By Lisa Artis on May 25, 2017
It may seem simple but it’s true – a strict bedtime is the best way to ensure children get enough sleep.
A recent study by Public Health Ontario in Canada found that children who were ‘encouraged’ to go to bed were 71% less likely to sleep enough. Those with ‘actual’ bedtimes were 59% more likely to get adequate sleep.
By the time children became teenagers, the use of bedtimes sharply falls. The less involved parents are in enforcing a bedtime, the more sleep deprivation in the child rises, with 15-year-olds most affected.
It’s important as a parent to understand the full impact lack of sleep can have on children now, and in the long term. For instance, did you know that adding one hour of extra sleep decreases the chances of being overweight or obese by around 30%? Or that sleepless nights has contributed to the rise in teen depression?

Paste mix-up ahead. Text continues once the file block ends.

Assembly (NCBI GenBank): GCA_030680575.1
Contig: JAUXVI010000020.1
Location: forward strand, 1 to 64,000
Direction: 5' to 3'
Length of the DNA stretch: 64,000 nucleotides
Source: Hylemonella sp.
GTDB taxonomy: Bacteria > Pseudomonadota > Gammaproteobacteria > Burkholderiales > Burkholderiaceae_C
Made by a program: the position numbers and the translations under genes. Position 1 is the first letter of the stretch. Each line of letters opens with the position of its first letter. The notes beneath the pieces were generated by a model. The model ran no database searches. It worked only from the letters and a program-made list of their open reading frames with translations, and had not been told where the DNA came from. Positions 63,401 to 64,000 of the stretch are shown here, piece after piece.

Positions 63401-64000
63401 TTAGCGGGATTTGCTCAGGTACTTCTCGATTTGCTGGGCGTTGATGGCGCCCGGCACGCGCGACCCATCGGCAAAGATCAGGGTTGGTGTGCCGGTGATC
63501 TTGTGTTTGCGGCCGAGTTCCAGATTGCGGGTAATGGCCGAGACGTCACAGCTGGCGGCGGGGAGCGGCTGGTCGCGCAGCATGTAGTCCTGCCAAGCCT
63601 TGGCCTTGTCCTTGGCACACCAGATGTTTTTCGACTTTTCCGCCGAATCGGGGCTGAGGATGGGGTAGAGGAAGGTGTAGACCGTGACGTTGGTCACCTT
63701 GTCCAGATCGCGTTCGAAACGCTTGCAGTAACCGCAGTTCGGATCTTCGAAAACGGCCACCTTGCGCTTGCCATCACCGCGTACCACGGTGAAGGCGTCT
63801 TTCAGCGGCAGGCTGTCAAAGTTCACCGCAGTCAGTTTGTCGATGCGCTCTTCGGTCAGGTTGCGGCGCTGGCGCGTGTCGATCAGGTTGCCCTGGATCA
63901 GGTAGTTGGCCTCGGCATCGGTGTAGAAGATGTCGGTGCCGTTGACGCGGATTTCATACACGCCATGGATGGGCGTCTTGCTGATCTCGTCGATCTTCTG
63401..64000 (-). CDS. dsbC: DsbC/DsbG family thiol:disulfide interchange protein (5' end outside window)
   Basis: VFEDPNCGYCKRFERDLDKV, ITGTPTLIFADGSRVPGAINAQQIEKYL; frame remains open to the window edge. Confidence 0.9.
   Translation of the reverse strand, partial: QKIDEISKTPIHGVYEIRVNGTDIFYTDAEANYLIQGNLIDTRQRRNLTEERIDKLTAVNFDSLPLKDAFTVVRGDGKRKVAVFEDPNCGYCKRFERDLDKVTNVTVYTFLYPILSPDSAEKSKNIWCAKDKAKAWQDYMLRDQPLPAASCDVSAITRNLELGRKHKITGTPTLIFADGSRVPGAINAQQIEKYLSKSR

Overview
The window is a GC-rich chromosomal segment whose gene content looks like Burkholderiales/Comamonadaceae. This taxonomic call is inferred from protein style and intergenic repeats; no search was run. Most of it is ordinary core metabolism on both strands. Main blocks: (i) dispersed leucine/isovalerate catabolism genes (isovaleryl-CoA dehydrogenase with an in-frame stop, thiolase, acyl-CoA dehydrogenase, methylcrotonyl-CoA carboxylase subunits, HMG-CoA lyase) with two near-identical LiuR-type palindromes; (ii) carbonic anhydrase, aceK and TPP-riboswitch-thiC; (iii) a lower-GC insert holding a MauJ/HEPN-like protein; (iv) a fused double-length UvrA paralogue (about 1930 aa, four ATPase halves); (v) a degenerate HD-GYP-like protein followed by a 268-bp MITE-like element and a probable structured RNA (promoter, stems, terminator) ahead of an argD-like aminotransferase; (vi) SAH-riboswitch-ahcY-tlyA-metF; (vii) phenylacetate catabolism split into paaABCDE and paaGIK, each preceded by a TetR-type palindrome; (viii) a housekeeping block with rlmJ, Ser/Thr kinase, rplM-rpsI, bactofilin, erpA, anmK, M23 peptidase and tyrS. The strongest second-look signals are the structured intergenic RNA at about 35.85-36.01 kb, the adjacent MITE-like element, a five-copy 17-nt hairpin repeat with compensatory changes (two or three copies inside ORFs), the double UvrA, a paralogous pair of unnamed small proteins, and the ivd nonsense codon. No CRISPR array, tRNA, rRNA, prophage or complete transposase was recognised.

It’s essential we teach them good sleep habits. As a parent we teach our kids to eat healthy, be respectful and have good manners so why not encourage them to sleep better? Older children may benefit from being told why getting a good night’s sleep will help them – for example, they may do better at school, be faster at sport, etc.
Whether it’s a teenager or a younger child (or even as the parent), here’s some of our steps to creating a workable bedtime routine:
– Set aside time before bed to wind down properly. This is a perfect opportunity to read with your child, or talk to them about their day.
– Limit the use of electronic devices before bed.
– The bedroom should be free from distractions such as TVs/computers or zone areas of the room for work/play/rest.
– Clear out clutter – it’s harder to switch off in a messy room.
– Make sure the bedroom is cool, quiet and dark and your child/teen is sleeping in a suitable bed.
– Keep regular bedtime hours. A good sleep routine will work wonders.
If you’re unsure how much sleep your child/teen needs this graphic will help.